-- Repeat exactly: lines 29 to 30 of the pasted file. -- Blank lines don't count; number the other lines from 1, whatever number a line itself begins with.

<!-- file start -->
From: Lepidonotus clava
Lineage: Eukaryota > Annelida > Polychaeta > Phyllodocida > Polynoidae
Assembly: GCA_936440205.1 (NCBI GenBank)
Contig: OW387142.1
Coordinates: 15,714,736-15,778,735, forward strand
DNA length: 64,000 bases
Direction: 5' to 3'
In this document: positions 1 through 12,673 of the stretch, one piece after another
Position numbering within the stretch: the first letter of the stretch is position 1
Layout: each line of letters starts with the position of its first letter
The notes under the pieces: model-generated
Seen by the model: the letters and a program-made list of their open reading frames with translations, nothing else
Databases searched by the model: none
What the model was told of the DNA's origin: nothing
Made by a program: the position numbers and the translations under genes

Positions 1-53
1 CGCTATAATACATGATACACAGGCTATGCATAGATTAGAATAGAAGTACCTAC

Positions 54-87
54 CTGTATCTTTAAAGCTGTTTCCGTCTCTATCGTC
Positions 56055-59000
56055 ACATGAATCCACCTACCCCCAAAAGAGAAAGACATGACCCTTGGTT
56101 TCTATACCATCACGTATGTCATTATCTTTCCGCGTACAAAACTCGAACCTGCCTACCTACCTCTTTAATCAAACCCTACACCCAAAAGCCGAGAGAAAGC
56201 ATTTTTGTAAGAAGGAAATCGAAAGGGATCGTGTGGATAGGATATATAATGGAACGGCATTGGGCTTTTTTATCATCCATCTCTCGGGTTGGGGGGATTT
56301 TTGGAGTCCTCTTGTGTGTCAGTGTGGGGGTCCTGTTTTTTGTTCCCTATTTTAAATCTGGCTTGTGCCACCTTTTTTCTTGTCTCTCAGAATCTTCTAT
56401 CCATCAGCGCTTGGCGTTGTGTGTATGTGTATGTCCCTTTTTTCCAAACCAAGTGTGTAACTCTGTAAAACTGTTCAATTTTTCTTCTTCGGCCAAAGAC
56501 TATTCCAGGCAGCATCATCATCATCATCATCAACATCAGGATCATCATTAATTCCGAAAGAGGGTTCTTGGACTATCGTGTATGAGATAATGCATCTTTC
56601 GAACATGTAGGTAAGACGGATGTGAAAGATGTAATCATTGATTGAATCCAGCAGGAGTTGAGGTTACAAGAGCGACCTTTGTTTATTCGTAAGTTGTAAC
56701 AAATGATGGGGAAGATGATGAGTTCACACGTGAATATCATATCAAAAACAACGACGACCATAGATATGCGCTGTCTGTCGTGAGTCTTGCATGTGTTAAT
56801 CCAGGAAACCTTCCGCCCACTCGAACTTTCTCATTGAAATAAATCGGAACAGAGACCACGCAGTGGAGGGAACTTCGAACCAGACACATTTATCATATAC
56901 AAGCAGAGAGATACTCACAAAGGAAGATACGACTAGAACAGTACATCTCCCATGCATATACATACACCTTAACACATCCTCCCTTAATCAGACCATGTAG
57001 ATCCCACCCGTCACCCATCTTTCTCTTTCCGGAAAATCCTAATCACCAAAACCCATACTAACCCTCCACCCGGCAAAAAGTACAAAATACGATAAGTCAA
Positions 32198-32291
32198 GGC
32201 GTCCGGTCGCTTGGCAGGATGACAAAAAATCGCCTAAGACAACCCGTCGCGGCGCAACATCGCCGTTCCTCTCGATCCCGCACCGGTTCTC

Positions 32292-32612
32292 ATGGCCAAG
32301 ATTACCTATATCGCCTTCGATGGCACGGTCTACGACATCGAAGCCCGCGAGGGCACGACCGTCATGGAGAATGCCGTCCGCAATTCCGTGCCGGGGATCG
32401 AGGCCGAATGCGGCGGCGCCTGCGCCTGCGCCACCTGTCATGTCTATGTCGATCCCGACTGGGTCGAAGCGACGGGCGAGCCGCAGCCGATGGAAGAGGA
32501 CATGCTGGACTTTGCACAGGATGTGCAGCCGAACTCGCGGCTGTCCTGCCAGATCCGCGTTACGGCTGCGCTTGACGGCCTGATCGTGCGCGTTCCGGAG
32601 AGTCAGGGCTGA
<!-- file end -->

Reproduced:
56801 CCAGGAAACCTTCCGCCCACTCGAACTTTCTCATTGAAATAAATCGGAACAGAGACCACGCAGTGGAGGGAACTTCGAACCAGACACATTTATCATATAC
56901 AAGCAGAGAGATACTCACAAAGGAAGATACGACTAGAACAGTACATCTCCCATGCATATACATACACCTTAACACATCCTCCCTTAATCAGACCATGTAG